As the revulsion with age and the affiliated anxious desire for eternal youth or immortality increase, so too do technologies and techniques for restoring youth become more commonplace. In some sense, rituals like plastic surgery become rites of passage in the new religion of body improvement. The surgical breakdown and reconstruction of the body correspond to the symbolic dismemberment and reintegration of the body found in initiation rites across many religions. Today’s surgical rituals usher initiates from the imperfect to the more perfect, from the humanly mortal to the deifically immortal. For better or worse, there is something undeniably miraculous about such momentous transformations.
And to be sure, plastic surgery and other responses to the longing for immortality are attempts to effect the miraculous. “A miracle,” critic Roland Barthes once wrote in an essay on plastic, “is always a… transformation of nature.” Plastic surgery heralds a transformation of the very stuff of humanity. It portends a forfeiture of the “natural” body—a wish to transcend the mortal, aging body and a corresponding desire to be resurrected as immortal, like a god.
Scholar of comparative religion David Chidester acknowledges the increasing plasticization of the human body, noting that plasticity upsets the distinction between human and God. Treating the body as plastic—malleable, transformable, and perhaps even imperishable—is a form of “plastic religion” that gestures toward immortality. This is perhaps nowhere more evident than in the cutting edge of body improvement: intervention in the human genome. Treating the body as information, genetic modification proclaims a “new moldable, shapeable humanity [promising] the ultimate human perfection.”
Freud believed that humankind, with its manifold technologies of transformation, is “a kind of prosthetic God.” Through prosthetics, plastic surgery, and genetic modification, the corruptible “natural” body recedes, displaced by the plastic and incorruptible body. Subject to technological perfectibility, the boundaries of the natural body are being radically reconceived. We are witnessing the advent of the plasticized body, potentially immortal and “perfect.”
“Hips Narrower Than Her Head”
That the desires, ideals, and technologies discussed here raise ethical questions could not be more clear. In fact, ethical misgivings were an important motivation for Nelson’s book. “I am again appalled,” Nelson has said, “by the commercially-driven export of questionable ideals. These photographs are my response to the insidious forces that exploit and prey on the weakness and insecurities that are perhaps within us all.”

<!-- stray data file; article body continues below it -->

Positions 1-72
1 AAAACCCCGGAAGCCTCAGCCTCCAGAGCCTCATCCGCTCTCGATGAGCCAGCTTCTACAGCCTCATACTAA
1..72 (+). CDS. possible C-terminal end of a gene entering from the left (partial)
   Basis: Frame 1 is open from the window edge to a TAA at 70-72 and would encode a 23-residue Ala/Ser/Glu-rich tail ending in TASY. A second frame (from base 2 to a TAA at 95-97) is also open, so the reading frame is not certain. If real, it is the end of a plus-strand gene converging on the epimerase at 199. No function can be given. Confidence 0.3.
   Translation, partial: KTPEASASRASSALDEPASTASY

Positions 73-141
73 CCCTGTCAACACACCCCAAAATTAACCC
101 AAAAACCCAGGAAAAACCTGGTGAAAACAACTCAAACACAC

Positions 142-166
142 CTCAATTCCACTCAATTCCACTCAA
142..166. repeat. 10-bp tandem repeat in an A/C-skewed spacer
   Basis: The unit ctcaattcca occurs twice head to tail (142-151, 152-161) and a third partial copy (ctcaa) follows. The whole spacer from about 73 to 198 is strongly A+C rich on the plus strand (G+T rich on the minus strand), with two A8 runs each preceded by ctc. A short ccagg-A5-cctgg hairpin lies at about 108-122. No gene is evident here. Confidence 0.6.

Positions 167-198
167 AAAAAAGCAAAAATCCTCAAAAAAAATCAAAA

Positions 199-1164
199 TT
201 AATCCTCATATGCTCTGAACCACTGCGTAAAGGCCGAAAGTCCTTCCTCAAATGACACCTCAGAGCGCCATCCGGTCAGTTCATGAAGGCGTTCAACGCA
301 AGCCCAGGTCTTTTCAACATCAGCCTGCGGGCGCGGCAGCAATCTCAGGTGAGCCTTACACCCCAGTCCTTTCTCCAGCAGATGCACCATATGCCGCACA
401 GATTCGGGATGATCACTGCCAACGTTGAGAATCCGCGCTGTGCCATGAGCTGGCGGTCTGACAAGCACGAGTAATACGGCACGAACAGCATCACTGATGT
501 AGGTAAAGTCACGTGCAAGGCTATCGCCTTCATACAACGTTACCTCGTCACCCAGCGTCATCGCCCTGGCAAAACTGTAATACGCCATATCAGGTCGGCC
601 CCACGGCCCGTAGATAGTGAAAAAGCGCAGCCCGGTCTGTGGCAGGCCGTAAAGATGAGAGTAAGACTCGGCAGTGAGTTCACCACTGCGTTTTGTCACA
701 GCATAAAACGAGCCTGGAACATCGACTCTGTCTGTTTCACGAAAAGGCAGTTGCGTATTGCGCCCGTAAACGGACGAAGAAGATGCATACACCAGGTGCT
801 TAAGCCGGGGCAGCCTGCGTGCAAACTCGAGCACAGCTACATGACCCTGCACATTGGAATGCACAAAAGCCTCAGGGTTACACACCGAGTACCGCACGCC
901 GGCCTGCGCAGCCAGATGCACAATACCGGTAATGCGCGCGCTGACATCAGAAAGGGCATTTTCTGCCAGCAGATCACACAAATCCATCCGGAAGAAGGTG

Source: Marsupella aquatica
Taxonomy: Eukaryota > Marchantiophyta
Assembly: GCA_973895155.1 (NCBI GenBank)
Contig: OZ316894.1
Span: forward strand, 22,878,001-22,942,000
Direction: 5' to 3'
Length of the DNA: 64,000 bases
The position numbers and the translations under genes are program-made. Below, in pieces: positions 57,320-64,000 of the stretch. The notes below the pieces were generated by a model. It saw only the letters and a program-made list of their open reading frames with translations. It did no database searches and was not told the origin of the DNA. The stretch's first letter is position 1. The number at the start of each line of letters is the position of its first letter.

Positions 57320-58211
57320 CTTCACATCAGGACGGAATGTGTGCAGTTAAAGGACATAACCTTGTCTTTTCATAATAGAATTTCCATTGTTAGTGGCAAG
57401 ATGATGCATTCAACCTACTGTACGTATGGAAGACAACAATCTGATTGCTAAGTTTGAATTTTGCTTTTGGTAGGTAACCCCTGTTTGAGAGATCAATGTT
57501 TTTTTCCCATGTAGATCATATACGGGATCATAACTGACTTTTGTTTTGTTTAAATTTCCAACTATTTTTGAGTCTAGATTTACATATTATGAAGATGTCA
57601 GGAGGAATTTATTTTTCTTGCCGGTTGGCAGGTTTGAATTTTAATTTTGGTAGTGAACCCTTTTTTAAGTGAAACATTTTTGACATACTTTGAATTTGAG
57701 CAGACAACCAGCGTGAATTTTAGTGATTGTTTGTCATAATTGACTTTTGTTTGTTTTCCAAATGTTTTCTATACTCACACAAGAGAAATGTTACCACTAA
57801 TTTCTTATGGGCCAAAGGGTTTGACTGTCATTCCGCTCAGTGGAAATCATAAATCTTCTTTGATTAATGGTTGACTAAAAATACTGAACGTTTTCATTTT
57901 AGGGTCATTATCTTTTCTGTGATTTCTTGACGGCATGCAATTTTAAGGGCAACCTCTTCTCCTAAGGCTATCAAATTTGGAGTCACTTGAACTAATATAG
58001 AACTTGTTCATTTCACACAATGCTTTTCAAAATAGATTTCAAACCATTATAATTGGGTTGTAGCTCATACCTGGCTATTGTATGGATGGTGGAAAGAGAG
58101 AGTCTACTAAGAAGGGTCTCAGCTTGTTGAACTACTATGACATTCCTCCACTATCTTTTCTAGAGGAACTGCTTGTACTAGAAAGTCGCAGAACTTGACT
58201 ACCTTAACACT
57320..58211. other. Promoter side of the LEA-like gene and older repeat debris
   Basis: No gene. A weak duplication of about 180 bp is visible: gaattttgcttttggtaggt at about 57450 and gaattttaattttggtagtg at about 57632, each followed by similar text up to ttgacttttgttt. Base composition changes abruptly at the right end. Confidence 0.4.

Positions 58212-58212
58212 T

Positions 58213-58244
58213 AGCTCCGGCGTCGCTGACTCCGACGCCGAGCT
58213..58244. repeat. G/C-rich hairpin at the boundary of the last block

Nelson is referring to the globalizing forces that export and enforce “Western” aesthetic standards all over the world. So while body modification is certainly nothing new (consider, in addition to medieval ascetic practices, the histories of foot binding, scarification, piercing, neck elongation, tattooing, and so forth all over the world), today the standards informing body modifications are ever more those of the West.
The “questionable ideals” to which Nelson refers dictate racist paradigms of beauty and encourage conformity. In this connection, public speculation around the conspicuous transformation of Michael Jackson might come to mind. But consider, too, baseball player Sammy Sosa’s endorsement of the skin-lightening cream that so altered his own complexion, or the billboard from Senegal that Nelson photographs.
The sexist aspects of body obsession are no less apparent. It is a commonplace to observe that the mass media inundate us with images of preternaturally thin women—models of “perfection.” But it is not only cosmetic enhancement done directly to bodies that raises problems, for we all know that photographs of women’s bodies are digitally “enhanced” through Photoshop and the like. Kim Kardashian’s cellulite is erased; Playboy bunnies are airbrushed to uniform smoothness.
But some images contain not merely touch-ups, cosmetic varnishings of otherwise natural bodies. For instance, American Idol winner Kelly Clarkson’s full figure was digitally winnowed for the cover of Self magazine. And last year a New York Times article called attention to a Ralph Lauren ad that sparked controversy for featuring a “model with hips narrower than her head.” The bodies now appearing before our eyes are anatomically impossible. Such standards of beauty brought forth in the modern cult of perfection can only be oppressive.
And this is not to speak of the ethical problems plaguing the scientific horizon of genetic engineering, a field already haunted by associations with the horrors of Nazi eugenics. Genetic engineering unsettles the boundaries of the human body and, like prosthetics, disturbs the very grounds on which we create the classifications that order and give meaning to our lives: humans, gods, machines, etc. As David Chidester remarks in connection with the Human Genome Project, “the constant testing of… basic classifications renders human identity a plastic identity.”
In some sense, maybe this is just what it means to be human—and religious: to be ceaselessly engaged in the exploration of boundaries, the negotiation of categories, the experimentation with the possibilities of existence. “Whatever else religion might be about,” Chidester writes, “it is about limits.” If so, then today’s global obsession with exceeding the boundaries of the possible—achieving perfect, immortal bodies—is a religious phenomenon. Exalting and demeaning, liberating and lethal, godly and infernal, the pursuit of perfection still and always remains part of the religious project of testing the limits of the human.